The State Council's Hong Kong and Macau Affairs Office director Wang Guangya may not have expected his recent comments on Hong Kong civil servants - that colonial rule had trained them to 'listen to the boss' and they now 'don't know how to be a boss' - to stir up quite such a firestorm.
Whether or not we agree with Wang, or the subsequent onslaught of comments, one thing is evident: 14 years after the handover, Beijing and Hong Kong are still knocking heads over what 'one country, two systems' really means, as successful as the concept may have been. Because of that, our relationship remains fragile. And there lies the tinder.
There are intrinsic management difficulties when there is more than one 'boss' - real or perceived. And these are struggles not only for the city's leaders and civil service, but for all Hongkongers alike.
These struggles have been present since the 1970s, when political discourse began over Hong Kong's future after the expiry of the British lease. The politically turbulent times of the diplomatic negotiations and deadlocks in the 1980s - as Hong Kong's colonial and future 'masters' fought over what was to become the Sino-British Joint Declaration - made it clear to us that, while we were the bone of contention, we would have little say in our own future.
So, in fact, Hongkongers have long been aware of our political realities. With the British Parliament's passing of the British Nationality Act 1981, we knew we were not wanted by our colonial master.
In the 'transitional period' leading up to 1997, the city was just a battlefield of two countries. The return of Hong Kong, and Macau, to the motherland serves purposes beyond our interests. Wang, a former permanent representative of China to the United Nations, surely understood that. In that capacity, he spoke of China's 'bitter and humiliating experiences' of 'pain inflicted by outside aggressors' in a speech at Princeton University in 2004. Hongkongers have long been aware that Hong Kong was part of that pain.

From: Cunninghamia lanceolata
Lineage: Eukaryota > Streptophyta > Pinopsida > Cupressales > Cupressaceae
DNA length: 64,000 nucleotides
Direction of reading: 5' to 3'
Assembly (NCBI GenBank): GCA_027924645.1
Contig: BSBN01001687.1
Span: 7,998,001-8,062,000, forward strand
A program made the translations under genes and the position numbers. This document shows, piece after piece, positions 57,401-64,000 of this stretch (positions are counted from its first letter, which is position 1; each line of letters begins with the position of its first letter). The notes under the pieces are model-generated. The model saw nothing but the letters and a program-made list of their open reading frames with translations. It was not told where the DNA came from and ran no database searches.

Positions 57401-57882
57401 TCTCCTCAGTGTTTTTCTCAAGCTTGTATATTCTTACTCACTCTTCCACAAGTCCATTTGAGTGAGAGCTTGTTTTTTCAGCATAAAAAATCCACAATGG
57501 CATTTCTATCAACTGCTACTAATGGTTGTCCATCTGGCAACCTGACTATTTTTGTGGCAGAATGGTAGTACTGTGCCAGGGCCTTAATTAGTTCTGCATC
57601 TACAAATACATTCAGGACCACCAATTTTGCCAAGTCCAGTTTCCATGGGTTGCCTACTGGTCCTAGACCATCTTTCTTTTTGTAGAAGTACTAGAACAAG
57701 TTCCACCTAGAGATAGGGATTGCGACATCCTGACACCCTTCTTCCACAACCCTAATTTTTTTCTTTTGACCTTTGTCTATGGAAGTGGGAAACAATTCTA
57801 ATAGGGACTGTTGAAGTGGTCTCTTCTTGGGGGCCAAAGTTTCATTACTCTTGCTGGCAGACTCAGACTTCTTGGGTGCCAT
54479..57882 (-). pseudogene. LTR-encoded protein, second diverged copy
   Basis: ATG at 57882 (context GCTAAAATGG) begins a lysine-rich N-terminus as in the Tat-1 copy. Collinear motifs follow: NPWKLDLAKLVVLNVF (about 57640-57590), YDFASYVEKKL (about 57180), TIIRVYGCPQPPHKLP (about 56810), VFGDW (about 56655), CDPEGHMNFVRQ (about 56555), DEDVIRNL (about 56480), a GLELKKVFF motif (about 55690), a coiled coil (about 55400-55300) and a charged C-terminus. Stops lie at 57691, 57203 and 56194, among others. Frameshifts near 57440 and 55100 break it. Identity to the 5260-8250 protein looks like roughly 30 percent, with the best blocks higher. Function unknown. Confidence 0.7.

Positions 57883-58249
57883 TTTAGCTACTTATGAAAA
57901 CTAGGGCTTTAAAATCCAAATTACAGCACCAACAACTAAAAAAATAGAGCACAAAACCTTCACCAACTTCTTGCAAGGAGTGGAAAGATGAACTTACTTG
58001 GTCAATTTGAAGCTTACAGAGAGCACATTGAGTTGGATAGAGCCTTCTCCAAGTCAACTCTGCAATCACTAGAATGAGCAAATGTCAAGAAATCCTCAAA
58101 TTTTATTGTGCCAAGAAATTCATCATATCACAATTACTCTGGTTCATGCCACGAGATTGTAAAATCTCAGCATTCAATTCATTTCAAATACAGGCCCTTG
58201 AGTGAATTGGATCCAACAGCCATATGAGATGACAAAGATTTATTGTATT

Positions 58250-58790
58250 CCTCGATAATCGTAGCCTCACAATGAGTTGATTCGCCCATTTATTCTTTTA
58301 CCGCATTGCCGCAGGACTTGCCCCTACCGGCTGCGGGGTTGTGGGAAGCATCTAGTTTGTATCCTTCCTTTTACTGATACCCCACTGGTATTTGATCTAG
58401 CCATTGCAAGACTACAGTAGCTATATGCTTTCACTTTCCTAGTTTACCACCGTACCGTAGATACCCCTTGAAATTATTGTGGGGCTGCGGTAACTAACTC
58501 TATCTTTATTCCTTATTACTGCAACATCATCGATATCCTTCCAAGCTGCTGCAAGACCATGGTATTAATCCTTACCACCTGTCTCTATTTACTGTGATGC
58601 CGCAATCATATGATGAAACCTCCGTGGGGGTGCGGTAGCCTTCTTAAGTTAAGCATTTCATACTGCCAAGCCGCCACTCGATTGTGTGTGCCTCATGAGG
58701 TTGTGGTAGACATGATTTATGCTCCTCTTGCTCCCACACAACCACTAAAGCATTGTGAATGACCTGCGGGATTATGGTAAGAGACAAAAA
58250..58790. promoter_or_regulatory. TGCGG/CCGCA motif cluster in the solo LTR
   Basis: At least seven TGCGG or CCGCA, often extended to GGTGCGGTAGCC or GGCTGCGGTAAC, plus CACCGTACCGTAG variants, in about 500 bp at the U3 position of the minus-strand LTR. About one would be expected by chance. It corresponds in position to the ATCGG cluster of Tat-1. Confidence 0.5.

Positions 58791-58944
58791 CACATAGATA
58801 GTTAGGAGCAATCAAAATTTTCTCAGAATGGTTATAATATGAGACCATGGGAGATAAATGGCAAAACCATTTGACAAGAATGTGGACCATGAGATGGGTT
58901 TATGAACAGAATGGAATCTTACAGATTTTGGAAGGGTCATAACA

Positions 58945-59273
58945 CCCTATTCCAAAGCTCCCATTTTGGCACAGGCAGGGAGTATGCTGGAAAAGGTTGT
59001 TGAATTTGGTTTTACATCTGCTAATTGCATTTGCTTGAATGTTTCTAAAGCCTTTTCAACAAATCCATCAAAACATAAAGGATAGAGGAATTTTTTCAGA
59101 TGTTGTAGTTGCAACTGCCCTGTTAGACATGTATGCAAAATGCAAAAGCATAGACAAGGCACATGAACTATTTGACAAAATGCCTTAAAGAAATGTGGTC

Hong Kong's 'high degree of autonomy' and 'Hong Kong people ruling Hong Kong' were, in fact, decided for us. Every now and then, Hongkongers are given friendly reminders, like the one by National People's Congress Standing Committee chairman Wu Bangguo in 2007, that whatever 'autonomy' we enjoy is authorised. Some come in harsher forms, like Beijing's 1999 reinterpretation of the court ruling over the right of abode for mainland-born children of Hong Kong resident parents, in which the issue wasn't just one involving the defence of sovereignty and constitutionality, but also an illustration of 'who is boss'.
So it should be clear to Wang that pragmatic Hongkongers do not for a moment overestimate our 'granted' (not entitled) share of 'bossiness'. Having been a career diplomat, there should be no doubt over Wang's understanding and mastery of nuances. Building trust in the Beijing-Hong Kong relationship will require even more sensitivity and carefully crafted nuances. Anything that adds to the 'them versus us' rhetoric will serve no good purpose for the people, the 'boss' or the 'boss' boss'.
Alice Wu is a political consultant and a former associate director of the Asia Pacific Media Network at UCLA